Basic training with the Professor
You get a Temtem introduction from the Professor and you pick your starting Temtem. You can choose between a Melee, Crystal, or Mental type. I went with the mental choice purely on the fact that Houchic, one of several mental Temtem, looked cool to me like a seemingly mischievous pixie or Dreamworks Troll if you will.
The game guides you along a main story quest path with several optional side quests along the way. In the early stages of the game, it’s quite repetitive, but this was not unexpected if you’ve played early Pokémon games. You’ll be running the typical random encounter treadmill. As you try to open the map, you’ll cross the paths, sometimes frustratingly, of many trainers which force you into a Temtem battle. This is how you earn pansuns which is Temtem’s currency. You’ll also run through tall grassy areas where your random wild Temtem encounters will occur. This is where you’ll catch wild Temtem with “TemCards”, Temtem’s version of Pokéballs.
You can have an active team of six Temtem to use in battles. You designate your starting two Temtem. With a battle team of six you’re also always playing that “rotating out” game to make sure your Temtem are evenly leveled. One thing I don’t like is that you can’t pick your starting two Temtem when a battle begins. This means to switch during battle you’re effectively forfeiting a turn at using a technique.
A Temtem trainer encounter, one of many
Each Temtem, currently about 164, will be able to pick four active techniques. As Temtem level up they gain abilities which can be switched in. I’ve not gotten far enough to see a Temtem “evolve” so I look forward to that.
Using a Temtem’s techniques uses up stamina which you must manage, or you will overexert your Temtem which means they skip a turn. If you lose the health of all six of your Temtem in a battle you’re effectively defeated, and you respawn at the nearest Temporium which are locations throughout the game where you can heal and store Temtem free of charge.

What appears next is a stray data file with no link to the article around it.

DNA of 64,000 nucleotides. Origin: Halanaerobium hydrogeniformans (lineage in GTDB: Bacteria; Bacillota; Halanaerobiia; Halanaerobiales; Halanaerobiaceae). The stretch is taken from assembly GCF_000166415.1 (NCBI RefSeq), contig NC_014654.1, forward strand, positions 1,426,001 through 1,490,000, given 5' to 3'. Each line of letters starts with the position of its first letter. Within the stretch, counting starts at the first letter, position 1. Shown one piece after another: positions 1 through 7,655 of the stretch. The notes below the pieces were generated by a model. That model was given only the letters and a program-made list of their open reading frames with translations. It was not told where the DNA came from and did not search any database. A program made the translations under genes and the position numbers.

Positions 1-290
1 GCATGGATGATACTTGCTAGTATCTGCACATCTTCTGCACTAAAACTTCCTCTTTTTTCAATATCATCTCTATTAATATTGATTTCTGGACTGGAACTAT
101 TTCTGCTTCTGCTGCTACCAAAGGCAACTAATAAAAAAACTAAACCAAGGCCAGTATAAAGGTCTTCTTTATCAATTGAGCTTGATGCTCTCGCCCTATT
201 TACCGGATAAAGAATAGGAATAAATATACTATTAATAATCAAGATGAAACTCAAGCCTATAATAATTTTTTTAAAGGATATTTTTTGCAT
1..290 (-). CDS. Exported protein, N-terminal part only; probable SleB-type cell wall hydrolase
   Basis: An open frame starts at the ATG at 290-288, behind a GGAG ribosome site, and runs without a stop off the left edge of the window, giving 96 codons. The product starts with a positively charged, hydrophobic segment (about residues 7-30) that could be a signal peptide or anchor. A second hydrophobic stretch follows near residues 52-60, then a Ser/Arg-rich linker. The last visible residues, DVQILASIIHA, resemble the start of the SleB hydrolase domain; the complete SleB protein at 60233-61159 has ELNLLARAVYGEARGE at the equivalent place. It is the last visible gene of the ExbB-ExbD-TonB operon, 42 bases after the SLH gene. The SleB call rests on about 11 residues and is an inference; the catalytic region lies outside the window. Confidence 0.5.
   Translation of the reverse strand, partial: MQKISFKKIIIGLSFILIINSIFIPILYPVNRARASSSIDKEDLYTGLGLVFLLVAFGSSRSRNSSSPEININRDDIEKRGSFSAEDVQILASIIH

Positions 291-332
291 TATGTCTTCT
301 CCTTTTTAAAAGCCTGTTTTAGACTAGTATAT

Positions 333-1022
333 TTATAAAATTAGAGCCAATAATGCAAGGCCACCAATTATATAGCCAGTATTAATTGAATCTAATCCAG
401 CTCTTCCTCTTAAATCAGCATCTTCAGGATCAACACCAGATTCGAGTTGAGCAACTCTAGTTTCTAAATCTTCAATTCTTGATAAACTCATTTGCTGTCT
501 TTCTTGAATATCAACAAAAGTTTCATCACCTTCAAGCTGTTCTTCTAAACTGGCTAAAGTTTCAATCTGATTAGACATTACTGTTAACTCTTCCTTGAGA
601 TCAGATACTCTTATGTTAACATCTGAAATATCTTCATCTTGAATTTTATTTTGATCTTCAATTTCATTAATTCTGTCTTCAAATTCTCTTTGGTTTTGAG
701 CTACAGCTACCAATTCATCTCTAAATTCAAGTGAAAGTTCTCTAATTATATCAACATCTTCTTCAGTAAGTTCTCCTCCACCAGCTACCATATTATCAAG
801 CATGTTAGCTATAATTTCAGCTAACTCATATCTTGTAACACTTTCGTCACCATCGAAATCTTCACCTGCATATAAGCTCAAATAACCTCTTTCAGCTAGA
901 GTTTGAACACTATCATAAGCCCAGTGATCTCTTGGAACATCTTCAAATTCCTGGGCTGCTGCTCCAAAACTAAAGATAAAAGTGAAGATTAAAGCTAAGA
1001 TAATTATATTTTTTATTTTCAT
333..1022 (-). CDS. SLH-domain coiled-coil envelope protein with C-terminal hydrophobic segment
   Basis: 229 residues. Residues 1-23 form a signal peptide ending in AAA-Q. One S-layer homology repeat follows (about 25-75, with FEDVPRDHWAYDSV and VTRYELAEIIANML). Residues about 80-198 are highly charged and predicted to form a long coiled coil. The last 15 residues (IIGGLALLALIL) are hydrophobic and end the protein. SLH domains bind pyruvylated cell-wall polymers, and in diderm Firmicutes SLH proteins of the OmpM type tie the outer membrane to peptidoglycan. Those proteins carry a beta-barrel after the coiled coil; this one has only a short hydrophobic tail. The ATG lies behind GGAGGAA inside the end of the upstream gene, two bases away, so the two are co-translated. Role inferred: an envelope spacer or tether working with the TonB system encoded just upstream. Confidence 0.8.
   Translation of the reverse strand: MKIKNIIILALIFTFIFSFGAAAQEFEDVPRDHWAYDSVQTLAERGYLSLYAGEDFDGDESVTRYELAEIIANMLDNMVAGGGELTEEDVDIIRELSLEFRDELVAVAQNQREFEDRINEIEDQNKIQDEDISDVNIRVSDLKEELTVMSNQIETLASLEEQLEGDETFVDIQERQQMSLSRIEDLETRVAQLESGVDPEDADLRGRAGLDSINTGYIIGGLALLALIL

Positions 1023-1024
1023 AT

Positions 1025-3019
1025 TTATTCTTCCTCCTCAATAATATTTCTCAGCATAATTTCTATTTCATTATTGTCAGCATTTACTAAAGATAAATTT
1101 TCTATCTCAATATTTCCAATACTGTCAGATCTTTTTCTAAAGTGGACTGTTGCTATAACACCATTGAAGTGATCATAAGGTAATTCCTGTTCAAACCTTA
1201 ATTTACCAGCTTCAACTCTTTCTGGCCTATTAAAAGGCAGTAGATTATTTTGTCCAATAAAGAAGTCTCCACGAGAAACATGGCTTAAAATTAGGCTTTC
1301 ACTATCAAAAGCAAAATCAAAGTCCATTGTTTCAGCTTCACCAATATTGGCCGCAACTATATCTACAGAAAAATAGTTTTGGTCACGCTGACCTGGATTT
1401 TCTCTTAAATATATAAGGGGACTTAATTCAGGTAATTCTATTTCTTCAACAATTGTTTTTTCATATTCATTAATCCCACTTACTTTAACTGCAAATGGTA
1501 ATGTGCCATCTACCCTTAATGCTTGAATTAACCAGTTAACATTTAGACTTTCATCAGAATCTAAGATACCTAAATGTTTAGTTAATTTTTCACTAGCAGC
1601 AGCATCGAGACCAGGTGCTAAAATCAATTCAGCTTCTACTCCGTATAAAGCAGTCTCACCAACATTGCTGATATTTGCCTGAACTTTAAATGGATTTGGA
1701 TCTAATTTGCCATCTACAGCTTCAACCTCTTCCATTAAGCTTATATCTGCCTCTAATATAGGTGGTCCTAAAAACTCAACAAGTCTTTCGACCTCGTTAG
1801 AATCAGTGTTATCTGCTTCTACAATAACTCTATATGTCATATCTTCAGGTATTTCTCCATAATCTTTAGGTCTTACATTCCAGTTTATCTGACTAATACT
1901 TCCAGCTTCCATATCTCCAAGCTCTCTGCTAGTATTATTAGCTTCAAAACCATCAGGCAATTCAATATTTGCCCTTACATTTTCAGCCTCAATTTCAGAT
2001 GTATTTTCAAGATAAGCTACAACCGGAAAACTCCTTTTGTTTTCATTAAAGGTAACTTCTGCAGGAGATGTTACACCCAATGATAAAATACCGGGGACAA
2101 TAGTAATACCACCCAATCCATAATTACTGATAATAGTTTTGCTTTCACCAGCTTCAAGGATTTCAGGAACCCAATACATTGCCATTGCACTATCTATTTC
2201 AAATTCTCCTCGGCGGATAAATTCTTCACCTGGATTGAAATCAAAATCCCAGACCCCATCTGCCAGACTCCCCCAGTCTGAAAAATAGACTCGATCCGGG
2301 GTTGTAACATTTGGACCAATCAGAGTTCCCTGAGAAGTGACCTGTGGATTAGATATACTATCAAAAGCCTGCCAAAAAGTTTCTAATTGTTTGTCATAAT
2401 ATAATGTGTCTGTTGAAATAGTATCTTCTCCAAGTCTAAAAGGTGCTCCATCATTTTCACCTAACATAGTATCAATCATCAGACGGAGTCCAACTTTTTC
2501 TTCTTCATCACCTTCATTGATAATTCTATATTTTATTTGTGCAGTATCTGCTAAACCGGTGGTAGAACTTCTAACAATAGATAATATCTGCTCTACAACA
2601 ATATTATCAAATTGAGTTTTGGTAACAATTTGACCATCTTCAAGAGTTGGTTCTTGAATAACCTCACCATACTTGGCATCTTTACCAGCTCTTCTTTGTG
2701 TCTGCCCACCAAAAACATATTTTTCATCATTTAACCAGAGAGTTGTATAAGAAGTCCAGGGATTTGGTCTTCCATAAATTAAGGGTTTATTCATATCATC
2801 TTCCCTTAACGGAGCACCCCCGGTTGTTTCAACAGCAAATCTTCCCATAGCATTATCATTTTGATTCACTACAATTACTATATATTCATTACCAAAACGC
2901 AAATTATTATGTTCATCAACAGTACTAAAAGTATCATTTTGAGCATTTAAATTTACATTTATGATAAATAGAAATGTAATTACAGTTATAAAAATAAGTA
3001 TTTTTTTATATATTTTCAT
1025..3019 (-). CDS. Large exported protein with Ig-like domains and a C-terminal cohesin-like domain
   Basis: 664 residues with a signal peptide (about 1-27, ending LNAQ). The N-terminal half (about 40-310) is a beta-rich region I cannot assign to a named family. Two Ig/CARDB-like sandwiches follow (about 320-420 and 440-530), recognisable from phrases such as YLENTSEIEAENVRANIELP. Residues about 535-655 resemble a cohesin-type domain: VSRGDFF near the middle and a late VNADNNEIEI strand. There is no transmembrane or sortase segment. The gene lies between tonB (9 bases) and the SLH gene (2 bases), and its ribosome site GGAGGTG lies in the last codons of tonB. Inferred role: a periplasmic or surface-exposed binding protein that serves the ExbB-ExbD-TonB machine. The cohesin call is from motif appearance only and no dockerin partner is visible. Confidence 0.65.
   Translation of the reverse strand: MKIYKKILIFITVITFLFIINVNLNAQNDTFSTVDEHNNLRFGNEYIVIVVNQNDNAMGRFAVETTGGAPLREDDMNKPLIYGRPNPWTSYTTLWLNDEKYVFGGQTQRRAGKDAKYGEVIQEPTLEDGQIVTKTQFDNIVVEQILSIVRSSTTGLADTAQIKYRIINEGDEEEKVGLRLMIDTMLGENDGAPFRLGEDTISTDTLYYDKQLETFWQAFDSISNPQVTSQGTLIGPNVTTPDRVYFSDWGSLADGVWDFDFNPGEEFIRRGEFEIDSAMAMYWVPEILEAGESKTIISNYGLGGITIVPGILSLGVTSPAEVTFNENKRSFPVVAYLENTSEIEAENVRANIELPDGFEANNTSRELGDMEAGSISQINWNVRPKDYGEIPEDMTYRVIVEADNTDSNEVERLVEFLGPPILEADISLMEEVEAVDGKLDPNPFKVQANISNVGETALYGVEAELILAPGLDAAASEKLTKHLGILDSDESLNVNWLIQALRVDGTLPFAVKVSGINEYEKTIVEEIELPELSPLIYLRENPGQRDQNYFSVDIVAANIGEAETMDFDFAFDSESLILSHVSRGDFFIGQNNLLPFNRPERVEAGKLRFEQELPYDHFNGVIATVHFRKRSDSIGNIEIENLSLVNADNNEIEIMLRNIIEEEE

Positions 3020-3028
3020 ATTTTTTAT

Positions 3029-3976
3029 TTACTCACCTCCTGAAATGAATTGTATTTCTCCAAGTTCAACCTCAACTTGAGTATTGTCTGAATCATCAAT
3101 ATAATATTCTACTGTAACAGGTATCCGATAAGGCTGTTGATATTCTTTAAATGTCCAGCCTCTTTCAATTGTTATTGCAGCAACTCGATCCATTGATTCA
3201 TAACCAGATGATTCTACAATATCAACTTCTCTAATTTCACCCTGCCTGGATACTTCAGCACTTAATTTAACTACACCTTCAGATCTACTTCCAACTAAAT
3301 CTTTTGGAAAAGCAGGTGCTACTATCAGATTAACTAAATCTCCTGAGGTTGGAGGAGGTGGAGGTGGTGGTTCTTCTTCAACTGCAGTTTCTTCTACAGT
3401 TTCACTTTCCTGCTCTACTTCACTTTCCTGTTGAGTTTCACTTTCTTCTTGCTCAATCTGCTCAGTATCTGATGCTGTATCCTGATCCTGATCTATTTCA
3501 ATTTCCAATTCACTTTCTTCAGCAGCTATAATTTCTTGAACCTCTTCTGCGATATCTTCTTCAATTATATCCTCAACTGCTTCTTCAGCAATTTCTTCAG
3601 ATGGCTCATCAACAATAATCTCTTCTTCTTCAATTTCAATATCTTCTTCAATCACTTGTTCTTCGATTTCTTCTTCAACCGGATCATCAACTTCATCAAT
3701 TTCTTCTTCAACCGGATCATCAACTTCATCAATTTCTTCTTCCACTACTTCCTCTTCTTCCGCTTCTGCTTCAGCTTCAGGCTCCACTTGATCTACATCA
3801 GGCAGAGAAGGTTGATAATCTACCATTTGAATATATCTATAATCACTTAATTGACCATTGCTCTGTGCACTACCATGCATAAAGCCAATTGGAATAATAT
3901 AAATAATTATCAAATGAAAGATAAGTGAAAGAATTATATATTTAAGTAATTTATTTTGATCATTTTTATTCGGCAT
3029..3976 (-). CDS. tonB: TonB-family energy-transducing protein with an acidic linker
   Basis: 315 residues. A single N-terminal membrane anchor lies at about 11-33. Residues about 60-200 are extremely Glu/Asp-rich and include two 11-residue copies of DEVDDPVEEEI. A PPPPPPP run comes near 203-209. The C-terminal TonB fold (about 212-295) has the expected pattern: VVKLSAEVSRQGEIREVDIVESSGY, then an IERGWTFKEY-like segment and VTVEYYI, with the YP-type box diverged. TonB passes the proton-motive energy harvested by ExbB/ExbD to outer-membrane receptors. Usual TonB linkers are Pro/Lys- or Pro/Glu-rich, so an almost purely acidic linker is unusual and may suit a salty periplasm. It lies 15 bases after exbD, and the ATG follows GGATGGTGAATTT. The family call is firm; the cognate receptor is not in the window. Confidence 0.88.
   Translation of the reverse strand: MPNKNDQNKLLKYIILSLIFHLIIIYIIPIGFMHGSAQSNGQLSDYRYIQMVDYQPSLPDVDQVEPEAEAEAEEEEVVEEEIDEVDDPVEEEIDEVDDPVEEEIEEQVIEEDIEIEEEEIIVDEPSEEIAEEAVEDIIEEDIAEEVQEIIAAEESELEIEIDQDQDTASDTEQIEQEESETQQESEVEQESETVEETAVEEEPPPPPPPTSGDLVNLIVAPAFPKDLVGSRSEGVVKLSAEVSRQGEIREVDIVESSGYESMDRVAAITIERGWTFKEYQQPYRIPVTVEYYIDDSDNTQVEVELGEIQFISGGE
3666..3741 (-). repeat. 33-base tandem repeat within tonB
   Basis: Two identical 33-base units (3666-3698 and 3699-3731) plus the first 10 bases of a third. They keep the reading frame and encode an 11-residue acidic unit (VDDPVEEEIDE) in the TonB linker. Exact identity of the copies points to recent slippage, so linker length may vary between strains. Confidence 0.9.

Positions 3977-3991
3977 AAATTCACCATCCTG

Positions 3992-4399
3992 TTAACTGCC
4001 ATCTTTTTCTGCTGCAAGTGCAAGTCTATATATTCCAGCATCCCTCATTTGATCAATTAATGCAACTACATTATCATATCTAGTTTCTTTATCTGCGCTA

The game is designed so that Temtem’s have types with the expected Rock-Paper-Scissors strengths and weaknesses against other types. So, it’s a whole new religion to learn and memorize.
Your backpack will also hold potions, balms, revive potions, etc. all standard Pokémon fare.
In the early stages, what we’ve encountered so far all seems relatively familiar even down to the adolescent dialogue. Any seasoned Pokémon player should feel right at home in the early stages. Crema Games has not tried to hide where their inspiration came from and I’m okay with that. It’s nice to see other players running around so the game does have that MMO alive feel to it.
The game offers many features which we hope to explore on our journey including online co-op play and competitive (PvP) matches and tournaments. There’s also trading and of course eight Dojo masters to beat. There’s also a housing feature we’d like to explore. I’m also not quite ready to say how family friendly this game is just yet. I do hope to explore all these areas in forthcoming articles, hopefully you’ll join us for the journey!